Tsenario loosed a roar that was part surprise, part rage, and swung his tail at her. Natalee sprung over it and ducked another strike from his clawed hand. When he whirled back around, Alzon? caught his throat with her long-blade, and at last the warrior fell.

Natalee sheathed her weapon and ran to Tokyn, and slid to the floor next to him. Seeing the blood pour from his arm, she gasped and ripped the other sleeve off her green jumpsuit. “Here,” she said, “hold this on there.” She pressed her own hand firmly over his to emphasize her point.

She tried to haul him to his feet, but he protested. “I’m fine, take care of Cantil.”

Alzon? nodded and knelt next to the general. “General Cantil, are you alright? Can you stand?”

At last the general found his voice. “Yes, I’ll be fine.” He let Natalee help him to his feet, then put his hand on her shoulder proudly. “Thank you, Captain. That was a commendable act of bravery. And I’ve never seen anyone fight so well. You’ve certainly earned my respect here today.”

“Thank you sir,” Natalee said simply—though inside she was fit to burst—as Tokyn strode up beside them. “General, we have to get you back to the camp, and all of us are in need of medical attention.”

Natalee poked her head out of the still-open door and looked down both ends of the hallway, making sure it was safe before they made their dash back to the resistance camp. When they reached the trees safely, she marveled at the Czulkneks’ apparent disregard for security. Hopefully the humans could use that arrogance to their advantage.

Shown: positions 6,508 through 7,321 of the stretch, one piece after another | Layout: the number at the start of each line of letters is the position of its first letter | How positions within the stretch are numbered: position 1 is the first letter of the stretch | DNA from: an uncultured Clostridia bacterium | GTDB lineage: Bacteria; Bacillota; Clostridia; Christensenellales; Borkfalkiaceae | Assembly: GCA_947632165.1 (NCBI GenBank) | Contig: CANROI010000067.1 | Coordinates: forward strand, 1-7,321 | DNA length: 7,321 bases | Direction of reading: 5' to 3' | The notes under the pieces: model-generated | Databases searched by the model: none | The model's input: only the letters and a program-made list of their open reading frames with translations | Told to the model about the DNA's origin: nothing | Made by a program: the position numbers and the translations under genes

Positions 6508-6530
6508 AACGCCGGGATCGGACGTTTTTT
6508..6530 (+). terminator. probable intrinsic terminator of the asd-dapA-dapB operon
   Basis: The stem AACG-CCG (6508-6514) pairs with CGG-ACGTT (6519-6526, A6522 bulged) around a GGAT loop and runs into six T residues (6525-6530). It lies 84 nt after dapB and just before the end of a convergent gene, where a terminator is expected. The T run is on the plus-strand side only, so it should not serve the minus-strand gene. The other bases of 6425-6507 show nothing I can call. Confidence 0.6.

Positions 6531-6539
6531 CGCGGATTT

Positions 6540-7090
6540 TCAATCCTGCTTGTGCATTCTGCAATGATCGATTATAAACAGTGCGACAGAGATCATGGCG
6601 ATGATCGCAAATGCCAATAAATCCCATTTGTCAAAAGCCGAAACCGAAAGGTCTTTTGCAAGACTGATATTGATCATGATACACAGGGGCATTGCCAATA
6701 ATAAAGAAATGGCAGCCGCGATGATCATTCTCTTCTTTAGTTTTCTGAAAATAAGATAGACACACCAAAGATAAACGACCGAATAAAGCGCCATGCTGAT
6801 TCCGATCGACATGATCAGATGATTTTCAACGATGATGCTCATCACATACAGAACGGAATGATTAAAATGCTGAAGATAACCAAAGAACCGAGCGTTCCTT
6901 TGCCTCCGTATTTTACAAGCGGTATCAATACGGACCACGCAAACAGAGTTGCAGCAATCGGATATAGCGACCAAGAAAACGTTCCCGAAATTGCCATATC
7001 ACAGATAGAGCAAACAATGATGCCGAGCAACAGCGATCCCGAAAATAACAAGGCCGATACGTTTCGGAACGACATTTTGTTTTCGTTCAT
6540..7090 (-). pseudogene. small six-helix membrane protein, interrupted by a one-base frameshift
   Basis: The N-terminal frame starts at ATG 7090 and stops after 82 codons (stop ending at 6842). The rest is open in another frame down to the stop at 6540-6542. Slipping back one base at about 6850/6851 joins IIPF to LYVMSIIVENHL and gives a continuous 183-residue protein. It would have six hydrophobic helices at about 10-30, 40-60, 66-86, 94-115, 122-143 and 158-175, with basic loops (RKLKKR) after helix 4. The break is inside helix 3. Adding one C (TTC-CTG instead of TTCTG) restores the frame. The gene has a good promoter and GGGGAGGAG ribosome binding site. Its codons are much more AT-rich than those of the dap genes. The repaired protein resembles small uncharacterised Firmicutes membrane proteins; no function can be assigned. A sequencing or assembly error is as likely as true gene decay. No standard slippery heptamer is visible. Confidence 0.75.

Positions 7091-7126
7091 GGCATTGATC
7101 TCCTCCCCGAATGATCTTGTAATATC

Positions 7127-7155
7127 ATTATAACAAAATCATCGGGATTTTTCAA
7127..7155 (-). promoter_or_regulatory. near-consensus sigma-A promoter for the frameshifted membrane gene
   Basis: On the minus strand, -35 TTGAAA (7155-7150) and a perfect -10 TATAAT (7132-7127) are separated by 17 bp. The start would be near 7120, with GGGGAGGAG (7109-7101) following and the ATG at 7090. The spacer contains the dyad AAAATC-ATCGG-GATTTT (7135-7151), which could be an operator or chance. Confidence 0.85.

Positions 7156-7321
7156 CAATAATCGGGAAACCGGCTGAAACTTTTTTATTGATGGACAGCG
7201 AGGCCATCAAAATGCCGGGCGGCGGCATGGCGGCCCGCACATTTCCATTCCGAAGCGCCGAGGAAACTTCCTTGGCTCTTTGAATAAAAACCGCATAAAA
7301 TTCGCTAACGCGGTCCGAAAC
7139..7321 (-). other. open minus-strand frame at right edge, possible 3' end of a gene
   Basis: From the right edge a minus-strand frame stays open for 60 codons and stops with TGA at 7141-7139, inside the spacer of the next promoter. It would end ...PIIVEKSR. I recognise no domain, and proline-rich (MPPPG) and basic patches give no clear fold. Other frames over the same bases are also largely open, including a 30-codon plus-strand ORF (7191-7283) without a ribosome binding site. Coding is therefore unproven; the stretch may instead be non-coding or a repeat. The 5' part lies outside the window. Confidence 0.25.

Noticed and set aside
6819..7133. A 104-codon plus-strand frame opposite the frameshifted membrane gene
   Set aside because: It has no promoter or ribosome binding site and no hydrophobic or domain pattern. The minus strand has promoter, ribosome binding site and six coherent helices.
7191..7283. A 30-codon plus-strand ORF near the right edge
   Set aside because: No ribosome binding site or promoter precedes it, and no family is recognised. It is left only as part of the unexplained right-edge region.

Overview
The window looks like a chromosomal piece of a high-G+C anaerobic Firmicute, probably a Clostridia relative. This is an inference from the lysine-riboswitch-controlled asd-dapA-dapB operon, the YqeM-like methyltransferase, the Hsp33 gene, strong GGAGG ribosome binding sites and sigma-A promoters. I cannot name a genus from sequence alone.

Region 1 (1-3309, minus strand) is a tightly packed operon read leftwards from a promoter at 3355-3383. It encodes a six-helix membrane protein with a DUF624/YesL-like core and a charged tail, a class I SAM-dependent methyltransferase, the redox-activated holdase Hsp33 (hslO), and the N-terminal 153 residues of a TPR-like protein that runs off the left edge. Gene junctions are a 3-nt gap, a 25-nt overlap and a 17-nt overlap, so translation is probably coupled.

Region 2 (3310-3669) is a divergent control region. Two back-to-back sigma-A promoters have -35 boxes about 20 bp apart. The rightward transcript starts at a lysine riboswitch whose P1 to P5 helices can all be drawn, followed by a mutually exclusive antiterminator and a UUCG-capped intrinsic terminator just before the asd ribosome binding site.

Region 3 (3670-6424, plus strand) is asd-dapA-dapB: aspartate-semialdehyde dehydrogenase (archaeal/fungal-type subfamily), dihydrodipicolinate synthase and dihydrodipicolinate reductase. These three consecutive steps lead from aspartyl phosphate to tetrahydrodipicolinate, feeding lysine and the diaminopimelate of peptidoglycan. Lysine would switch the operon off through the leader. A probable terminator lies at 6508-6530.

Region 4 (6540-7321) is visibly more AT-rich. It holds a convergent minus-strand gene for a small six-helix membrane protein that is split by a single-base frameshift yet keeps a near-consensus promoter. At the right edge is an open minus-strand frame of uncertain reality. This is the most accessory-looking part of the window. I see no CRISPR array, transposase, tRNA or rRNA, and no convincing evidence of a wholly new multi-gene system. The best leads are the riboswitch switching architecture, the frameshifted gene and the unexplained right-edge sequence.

Once a safe distance from the Czulknek compound, Natalee thumbed her radio back on. “Alzon? here. Belarephon, General Cantil, and myself are on our way back to the camp. We’ll be there shortly. Do you copy?”

The communications officer sounded relieved. “Copy that.”

Cantil took the radio from her. “This is Cantil. Give me a general status report.”

“The attack is over. I believe we can classify this one as a victory, sir.”

The trio arrived at the resistance camp free of further alien encounters, and reported immediately to the medical wing. “I’m afraid we’ll have to treat you out here in the anteroom,” a low-ranking nurse informed them. “So many were wounded from that attack, we don’t have enough room anywhere else.”

The general nodded. “That’s fine. We aren’t dying yet.” He took a seat another patient vacated for him near the outer door, and nodded his thanks.

Tokyn and Natalee stood in the far corner of the room. He leaned against the wall, tired.

Natalee pressed the bit of cloth against his arm for him. “How’s your arm feeling?”

He laughed lightly. “Feels like I was just stabbed by a giant lizard.”

She smiled. “You’re lucky it only glanced you.”

“I’m lucky I wasn’t killed.” With his free hand he tilted her chin up to look her in the eyes. “I’m lucky you weren’t killed.”

When a nurse came to dress Tokyn’s wound, Natalee smiled. As long as he was with her, there would always be hope.

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Andy

Wow...

I wish I could write stories...

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Bad furday

That's wonderful Pod! Pity the teacher wanted only 2-3 pages....to the evil theread she goes!